Privacy Policy - One of the main reason that apps fail certification is developers forget to include a privacy statement in the description section. You may think you do not need a privacy statement because you are not collecting email addresses or personal information. However, if your app connects to the internet, or if the app manifest says it connects to the internet (which it does if you used any of the default templates and you haven't changed it) then your app requires a privacy policy. Any app that connects to the internet fetches the user’s IP address. If your privacy statement is less than 200 words, you can put the text directly in the About page of your app and on this submission page (the privacy statement must appear in both places). If it’s more then 200 words, you need to include a URL to a website that displays your privacy statement. Below are some resources to help you figure out if you need a privacy statement, and how to add a privacy statement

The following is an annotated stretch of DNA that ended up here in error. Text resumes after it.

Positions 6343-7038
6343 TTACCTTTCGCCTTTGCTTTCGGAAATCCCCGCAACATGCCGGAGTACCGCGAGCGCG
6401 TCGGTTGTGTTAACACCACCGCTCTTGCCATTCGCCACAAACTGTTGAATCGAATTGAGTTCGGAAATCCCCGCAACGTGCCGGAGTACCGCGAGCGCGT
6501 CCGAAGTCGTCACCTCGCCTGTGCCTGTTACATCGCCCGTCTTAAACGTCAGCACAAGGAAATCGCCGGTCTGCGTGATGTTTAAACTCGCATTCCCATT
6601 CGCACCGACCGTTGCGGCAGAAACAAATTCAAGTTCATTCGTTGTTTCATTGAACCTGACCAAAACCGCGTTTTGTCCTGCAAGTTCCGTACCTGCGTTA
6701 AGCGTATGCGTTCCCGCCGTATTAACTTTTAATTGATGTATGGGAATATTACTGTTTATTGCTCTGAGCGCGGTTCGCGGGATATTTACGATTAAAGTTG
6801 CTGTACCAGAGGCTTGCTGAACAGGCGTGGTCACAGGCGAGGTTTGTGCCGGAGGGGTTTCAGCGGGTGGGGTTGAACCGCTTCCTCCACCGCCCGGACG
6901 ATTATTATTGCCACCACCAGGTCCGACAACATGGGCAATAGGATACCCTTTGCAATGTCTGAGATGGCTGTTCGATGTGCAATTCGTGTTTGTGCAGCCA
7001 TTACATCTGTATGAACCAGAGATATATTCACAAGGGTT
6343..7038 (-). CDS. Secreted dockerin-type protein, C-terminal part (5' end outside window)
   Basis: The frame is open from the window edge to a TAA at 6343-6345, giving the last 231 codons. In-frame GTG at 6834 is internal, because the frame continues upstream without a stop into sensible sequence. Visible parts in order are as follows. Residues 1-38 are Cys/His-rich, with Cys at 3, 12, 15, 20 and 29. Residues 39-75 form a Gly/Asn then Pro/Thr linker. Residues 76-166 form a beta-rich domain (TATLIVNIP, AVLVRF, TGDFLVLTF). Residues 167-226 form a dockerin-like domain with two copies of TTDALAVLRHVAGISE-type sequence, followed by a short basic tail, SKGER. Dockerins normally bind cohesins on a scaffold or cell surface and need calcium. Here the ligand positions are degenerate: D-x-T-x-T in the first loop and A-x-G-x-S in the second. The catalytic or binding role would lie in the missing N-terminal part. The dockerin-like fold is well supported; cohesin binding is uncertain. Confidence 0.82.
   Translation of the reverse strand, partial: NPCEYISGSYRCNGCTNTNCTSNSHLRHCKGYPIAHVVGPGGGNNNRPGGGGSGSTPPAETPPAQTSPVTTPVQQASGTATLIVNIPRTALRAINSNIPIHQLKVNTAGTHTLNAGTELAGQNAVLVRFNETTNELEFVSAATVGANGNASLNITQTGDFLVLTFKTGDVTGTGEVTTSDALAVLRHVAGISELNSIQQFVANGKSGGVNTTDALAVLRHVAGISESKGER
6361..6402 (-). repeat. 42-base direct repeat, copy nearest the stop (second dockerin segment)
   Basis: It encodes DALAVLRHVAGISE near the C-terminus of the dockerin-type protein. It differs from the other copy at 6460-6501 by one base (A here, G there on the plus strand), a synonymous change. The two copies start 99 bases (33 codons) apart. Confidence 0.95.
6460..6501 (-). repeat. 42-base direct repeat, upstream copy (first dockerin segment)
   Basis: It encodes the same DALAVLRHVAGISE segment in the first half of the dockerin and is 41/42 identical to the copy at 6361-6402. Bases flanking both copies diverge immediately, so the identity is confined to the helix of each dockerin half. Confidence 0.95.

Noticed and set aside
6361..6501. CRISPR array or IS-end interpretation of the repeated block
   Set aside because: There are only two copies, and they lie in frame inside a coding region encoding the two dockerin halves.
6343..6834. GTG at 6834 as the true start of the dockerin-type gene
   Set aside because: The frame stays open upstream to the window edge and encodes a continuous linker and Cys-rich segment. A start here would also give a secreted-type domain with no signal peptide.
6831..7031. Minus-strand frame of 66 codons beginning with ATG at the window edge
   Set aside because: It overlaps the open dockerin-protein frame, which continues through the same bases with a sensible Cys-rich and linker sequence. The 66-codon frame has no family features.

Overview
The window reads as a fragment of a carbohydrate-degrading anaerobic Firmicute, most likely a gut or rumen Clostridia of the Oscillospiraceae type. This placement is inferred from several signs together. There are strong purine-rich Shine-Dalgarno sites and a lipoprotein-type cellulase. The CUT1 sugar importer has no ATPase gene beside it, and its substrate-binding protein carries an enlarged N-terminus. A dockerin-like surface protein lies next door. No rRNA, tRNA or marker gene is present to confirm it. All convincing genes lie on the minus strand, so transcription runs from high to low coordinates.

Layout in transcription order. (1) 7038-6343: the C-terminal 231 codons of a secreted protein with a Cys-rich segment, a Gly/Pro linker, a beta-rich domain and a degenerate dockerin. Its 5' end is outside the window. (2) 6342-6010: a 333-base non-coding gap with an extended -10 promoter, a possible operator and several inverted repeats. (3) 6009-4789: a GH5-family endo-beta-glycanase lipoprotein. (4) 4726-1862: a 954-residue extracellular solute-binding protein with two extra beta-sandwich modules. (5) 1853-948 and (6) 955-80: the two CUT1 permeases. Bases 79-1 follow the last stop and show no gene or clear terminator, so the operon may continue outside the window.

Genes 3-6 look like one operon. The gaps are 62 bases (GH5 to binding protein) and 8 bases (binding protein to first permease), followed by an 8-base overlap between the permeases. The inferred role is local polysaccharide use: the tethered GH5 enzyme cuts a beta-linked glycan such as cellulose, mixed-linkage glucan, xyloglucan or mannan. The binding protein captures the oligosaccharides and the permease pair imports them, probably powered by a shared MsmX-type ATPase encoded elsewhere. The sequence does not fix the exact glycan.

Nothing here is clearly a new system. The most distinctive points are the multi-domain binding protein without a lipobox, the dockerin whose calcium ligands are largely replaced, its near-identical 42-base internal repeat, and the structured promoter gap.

Notes to testers

This is a place for you to add any notes you wish to share with the people who are testing your app for certification. For example, if your app requires a login to an online service, you must provide the login information for an account the testers can use. If your app is only intended for a limited audience, it is good to mention that in notes to testers as well, because your app can be rejected because it does not appeal to a wide audience. So, if you are making an app for a specific audience, make that clear in the description and notes to testers. The information you enter in this section is not seen by users of the app, it is only seen by the team who tests your app to see if it is suitable for the Windows Store.

Submit for certification